Photonics and radio signals join forces for high-speed mobile data communication, like in 5G communications. At the same time, the applications of ‘integrated microwave photonics’ go way beyond telecom. This progress often comes from directions you would not expect in the first place. University of Twente researcher David Marpaung (MESA+ Insitute), for example, works on a combination of light and sound waves, enabling him to design high-quality filters. In a review paper in Nature Photonics, he gives a vision on the next phase of photonic chips, for example in brain-inspired, ‘neuromorphic’ optical computing.
Soon, a single type of photonic chip - a chip that processes light instead of electrons - can’t do the job by its own, is David Marpaung’s expectation. The trend is: find smart combinations of materials and tools, then integrated microwave photonics can really make the difference. His own research is about the combination of light, radio frequency, and acoustic waves. Photonic chips will convert radio signals into light that works at much higher frequencies. In this way, a fast optical link is possible between two base stations for mobile wireless communication. At radio frequencies, however, very precise filtering is possible for selecting the specific part of the crowded radio bands. As soon as the radio signal is converted into light, filtering is more complicated as light, in fact, travels too fast. There, acoustic waves come in: they are capable of slowing down the light, so filters can be designed in the optical domain, that are sufficiently selective. This is called ‘stimulated Brillouin scattering’, for which Marpaung received a Dutch NWO-vidi research grant.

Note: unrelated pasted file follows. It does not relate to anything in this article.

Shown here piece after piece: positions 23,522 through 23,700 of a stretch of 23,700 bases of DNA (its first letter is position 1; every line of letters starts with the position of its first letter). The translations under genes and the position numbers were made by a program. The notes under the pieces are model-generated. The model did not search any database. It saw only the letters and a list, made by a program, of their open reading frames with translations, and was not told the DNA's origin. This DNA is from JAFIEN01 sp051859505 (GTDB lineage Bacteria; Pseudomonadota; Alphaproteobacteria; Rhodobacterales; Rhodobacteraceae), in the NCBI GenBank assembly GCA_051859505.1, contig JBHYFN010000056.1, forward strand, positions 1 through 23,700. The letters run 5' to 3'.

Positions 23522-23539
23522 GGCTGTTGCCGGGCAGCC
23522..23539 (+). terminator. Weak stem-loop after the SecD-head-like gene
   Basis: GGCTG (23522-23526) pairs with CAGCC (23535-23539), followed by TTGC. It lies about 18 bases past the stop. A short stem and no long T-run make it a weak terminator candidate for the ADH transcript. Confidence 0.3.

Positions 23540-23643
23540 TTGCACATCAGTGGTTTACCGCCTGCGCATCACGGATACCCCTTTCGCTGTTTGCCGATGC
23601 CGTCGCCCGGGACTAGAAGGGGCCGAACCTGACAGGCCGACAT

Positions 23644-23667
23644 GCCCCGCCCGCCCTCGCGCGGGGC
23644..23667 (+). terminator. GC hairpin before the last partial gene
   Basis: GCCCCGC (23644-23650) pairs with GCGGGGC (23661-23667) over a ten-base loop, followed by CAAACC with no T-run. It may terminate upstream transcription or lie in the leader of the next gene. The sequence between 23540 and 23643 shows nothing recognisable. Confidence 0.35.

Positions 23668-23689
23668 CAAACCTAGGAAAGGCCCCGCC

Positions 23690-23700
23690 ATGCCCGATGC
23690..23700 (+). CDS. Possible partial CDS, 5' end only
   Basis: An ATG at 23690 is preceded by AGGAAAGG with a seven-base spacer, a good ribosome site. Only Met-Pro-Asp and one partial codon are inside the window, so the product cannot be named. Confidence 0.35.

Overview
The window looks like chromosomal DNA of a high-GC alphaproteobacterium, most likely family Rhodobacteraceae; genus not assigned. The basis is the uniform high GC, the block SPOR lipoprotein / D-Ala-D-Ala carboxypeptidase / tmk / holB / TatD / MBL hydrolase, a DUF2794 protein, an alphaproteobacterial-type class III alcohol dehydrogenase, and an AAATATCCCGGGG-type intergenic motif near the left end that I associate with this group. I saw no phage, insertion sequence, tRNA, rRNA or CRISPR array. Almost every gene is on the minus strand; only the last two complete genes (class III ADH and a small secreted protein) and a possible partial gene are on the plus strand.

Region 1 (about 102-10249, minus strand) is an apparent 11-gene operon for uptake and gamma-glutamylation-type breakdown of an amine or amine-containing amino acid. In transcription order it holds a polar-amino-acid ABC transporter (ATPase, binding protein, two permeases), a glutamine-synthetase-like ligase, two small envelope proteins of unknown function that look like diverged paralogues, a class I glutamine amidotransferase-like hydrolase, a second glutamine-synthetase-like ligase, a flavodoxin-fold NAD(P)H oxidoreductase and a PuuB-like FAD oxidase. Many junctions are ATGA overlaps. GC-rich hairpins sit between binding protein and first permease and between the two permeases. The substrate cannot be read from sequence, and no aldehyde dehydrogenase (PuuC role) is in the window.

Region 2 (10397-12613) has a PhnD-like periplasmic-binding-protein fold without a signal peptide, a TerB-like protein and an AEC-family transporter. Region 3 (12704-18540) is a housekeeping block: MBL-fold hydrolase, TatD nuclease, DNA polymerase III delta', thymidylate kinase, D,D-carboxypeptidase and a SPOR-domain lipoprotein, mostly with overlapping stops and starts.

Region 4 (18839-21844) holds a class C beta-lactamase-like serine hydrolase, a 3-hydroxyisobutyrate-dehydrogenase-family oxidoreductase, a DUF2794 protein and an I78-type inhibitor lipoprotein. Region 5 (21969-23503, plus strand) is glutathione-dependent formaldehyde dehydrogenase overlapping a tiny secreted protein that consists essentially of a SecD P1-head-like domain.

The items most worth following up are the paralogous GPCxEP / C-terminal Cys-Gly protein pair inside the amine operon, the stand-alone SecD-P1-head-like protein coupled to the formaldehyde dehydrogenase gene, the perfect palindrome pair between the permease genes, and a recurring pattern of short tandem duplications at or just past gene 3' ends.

In photonics integration, several materials and tools will come together for the best result, David Marpaung foresees.
The paper David Marpaung wrote together with experts Jianping Yao of the University of Ottawa and Jose Campany of the University of Valencia, is a broad vision of the future and a plea for finding creative combinations. At this moment, the three main materials for photonics are silicon nitride, indium phosphide and silicon-on-insulator, each of them with its specific advantages. The future is about ‘hybrid systems’ employing combinations of materials and technologies: recent UT work already shows integrating photonics and CMOS electronics, which has the advantage of a mature and very large-scale production technology. Solutions also come from micromechanics. Instead of employing several lasers for one photonics chip, consuming a lot of space and energy, a comb-like structure of ‘microresonators’ can do the job.
Thanks to these developments, in which several disciplines meet, microwave photonics can be developed way beyond its origin of telecom and signal processing. Using basic photonics components like ‘Mach-Zehnder interferometers’, enabling logic operations with light, very flexible photonic processors can now be developed, that can be reconfigured for specific applications. Marpaung currently develops such advanced technologies with University of Twente spinoff LioniX. The University of Twente has a cluster of researchers working in photonics, called Applied Nanophotonics, part of the MESA+ Institute.
New application areas include optical quantum computing and brain-inspired, ‘neuromorphic’ computing: can we translate the ‘spikes’ in our brain, neurons that ‘fire’, into a photonic processor, thus mimicking how our brain works? Again, combination of technologies and materials will be key to success.
David Marpaung (1979) did his PhD at the University of Twente in 2009. He then worked at the University of Sydney until 2017 and returned to Twente as an associate professor last year. Within the Laser Physics and Nonlinear Optics group of the university, he has a group of his own focusing on Nonlinear Nanophotonics and advanced signal processing.
The review article ‘Integrated microwave photonics’, by David Marpaung, Jianping Yao and Jose Capmany, is published in Nature Photonics, online 21 January.